Super Bowl XXIII was a continuation of that, Craig rushed 17 times for 71 yards while making eight catches for 101 (7.3 yards per touch). That made Craig the first running back in Super Bowl history with 100 receiving yards. The only thing missing was a score, but points were hard to come by. San Francisco needed two fourth-quarter touchdowns, the first set up by a 40-yard completion to Craig, to beat the Cincinnati Bengals 20-16 on John Taylor's touchdown reception with 34 seconds remaining.
Over three Super Bowls with the 49ers Craig gained 410 yards from scrimmage. That ranks third on the all-time list behind 49ers wide receiver Jerry Rice (604) and Pittsburgh Steelers running back Franco Harris (468), both of whom made four Super Bowl appearances.
2. Super Bowl XXXVIII (2004) – SS Mike Minter, Panthers
Here's yet another two-time national champion from Nebraska excelling in the Super Bowl. (It's almost like there's a correlation there.) Minter, from Lawton, Oklahoma, was a part of the 1994 and 1995 championship teams as a Husker, earning first-team All-Big 12 honors as a senior in 1996. Carolina selected him with the 56th overall pick (second round) in 1997. Minter played all 10 years of his NFL career with the Panthers, starting 94 consecutive games over the last eight seasons and all 126 games for which he was available.
The Panthers entered the game as touchdown underdogs to Tom Brady and New England, but took the Patriots down to the wire, the game decided on a field goal with four seconds remaining. Minter was a big reason why Carolina nearly pulled off the upset. The former Husker made nine tackles, five assisted tackles and had a pass breakup. His 14 total tackles are the second-most in a Super Bowl, but he didn't even lead the team that day. Linebacker Dan Morgan had 18.
You probably remember the halftime show from this game thanks to the "wardrobe malfunction."
1. Super Bowl XIX (1985) – RB Roger Craig, 49ers
It was billed as Dan Marino vs. Joe Montana, but Craig nearly stole the show. He became the first Husker to score in a Super Bowl, hauling in an 8-yard pass from Montana in the second quarter.
And then he never really stopped. Craig would find the end zone twice more––on a 2-yard run and 16-yard reception––becoming the first player to score three touchdowns in a Super Bowl. He finished the game with 58 yards rushing on 15 carries and 77 yards receiving on 7 catches. It still wasn't enough to take home MVP honors, however. Those went to Montana who was 24-of-35 passing for 331 yards with three touchdowns. (The non-Craig touchdown pass went to Craig's backup, Carl Monroe. What might've been.)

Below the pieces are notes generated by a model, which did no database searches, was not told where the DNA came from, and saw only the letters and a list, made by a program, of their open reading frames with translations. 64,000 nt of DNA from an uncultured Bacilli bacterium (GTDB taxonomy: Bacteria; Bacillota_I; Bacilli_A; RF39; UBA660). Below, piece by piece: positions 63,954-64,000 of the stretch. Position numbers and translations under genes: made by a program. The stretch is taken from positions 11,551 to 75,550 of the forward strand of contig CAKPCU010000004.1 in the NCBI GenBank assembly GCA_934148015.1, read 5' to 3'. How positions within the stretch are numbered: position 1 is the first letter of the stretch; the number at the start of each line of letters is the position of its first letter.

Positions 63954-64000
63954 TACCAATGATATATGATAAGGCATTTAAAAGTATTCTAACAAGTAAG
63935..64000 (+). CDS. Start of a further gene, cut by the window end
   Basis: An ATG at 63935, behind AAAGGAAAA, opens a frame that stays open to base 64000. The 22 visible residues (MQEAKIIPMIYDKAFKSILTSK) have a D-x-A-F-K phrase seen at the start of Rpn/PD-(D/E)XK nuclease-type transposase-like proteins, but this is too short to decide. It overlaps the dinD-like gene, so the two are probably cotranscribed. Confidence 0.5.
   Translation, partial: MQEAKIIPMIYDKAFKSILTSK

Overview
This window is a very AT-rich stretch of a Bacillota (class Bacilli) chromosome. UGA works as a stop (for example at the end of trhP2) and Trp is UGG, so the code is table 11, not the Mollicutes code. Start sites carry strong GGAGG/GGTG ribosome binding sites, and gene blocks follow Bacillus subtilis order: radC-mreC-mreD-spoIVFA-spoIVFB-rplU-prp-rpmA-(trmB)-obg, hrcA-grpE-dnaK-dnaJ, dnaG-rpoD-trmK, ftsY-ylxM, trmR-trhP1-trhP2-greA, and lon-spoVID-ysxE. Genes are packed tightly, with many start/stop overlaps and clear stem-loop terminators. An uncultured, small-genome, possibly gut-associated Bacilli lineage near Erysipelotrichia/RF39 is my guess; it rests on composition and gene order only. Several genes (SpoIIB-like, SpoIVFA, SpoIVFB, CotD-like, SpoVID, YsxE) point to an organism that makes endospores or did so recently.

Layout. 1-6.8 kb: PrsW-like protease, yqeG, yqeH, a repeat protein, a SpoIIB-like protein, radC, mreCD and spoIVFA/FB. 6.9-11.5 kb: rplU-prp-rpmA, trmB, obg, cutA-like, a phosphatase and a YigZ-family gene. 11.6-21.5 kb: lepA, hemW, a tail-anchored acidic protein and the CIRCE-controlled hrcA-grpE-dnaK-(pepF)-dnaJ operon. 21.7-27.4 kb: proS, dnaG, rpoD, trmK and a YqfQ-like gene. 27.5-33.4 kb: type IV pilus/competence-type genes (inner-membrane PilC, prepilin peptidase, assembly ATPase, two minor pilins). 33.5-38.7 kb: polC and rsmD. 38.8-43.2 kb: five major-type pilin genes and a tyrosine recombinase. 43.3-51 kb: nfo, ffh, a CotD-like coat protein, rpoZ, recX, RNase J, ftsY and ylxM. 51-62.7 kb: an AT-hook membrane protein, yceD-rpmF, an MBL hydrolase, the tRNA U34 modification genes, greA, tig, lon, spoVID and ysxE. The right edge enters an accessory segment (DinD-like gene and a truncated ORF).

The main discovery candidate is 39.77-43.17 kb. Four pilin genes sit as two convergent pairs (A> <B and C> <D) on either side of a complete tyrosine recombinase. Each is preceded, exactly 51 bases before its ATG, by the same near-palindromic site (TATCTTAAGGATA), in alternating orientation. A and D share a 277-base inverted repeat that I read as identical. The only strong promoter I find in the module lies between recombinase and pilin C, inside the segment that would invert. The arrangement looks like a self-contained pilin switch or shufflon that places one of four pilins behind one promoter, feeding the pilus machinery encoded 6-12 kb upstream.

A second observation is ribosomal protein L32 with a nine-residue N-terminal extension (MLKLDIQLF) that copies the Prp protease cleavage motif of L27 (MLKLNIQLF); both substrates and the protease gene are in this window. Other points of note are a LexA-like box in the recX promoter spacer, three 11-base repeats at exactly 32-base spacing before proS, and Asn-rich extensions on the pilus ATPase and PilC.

The following season ('85) Craig became the first player in NFL history with 1,000 yards rushing and receiving in the same season. He is one of six players to score three touchdowns in one Super Bowl, third on the career touchdowns list (4) and sixth in career Super Bowl points (24).
That's the bar, Suh and Burkhead. Good luck out there.
A few other random Nebraska/Super Bowl notes:
>>Honorable mention here to New Orleans Saints linebacker Scott Shanle who had six total tackles, a quarterback hurry and two pass breakups in Super Bowl XLIV (2010), a 31-17 win over the Indianapolis Colts.
>>Craig was the first Husker to score in a Super Bowl, but, one year later, Super Bowl XX was the first to feature a Husker score on each side. Wide receiver Irving Fryar scored the Patriots' only touchdown, an 8-yard catch in the fourth quarter, in New England's 46-10 loss to Chicago. Bears' defensive tackle Henry Waechter, a transfer who played one year at Nebraska, sacked backup quarterback Steve Grogan in the end zone for a safety.
>>There were three fumbles in Super Bowl XXXII, all three tinted scarlet. Tyrone Williams forced and recovered the Broncos' lone fumble. Denver cornerback Tony Veland forced a Green Bay fumble on special teams (recovered by the Broncos), and defensive end Neil Smith recovered the other Packers fumble.
>>Quarterback Vince Ferragamo is the only Husker to attempt a pass in the Super Bowl. He was 15-of-25 for 212 yards, no touchdowns and an interception for the Los Angeles Rams in Super Bowl XIV (1980). Pittsburgh won the game 31-19. (And it's here that we should perhaps note that Burkhead played some quarterback in high school and was 4-of-7 passing as a Husker with three touchdowns and a career 253.8 passer rating. You know what to do, Belichick.)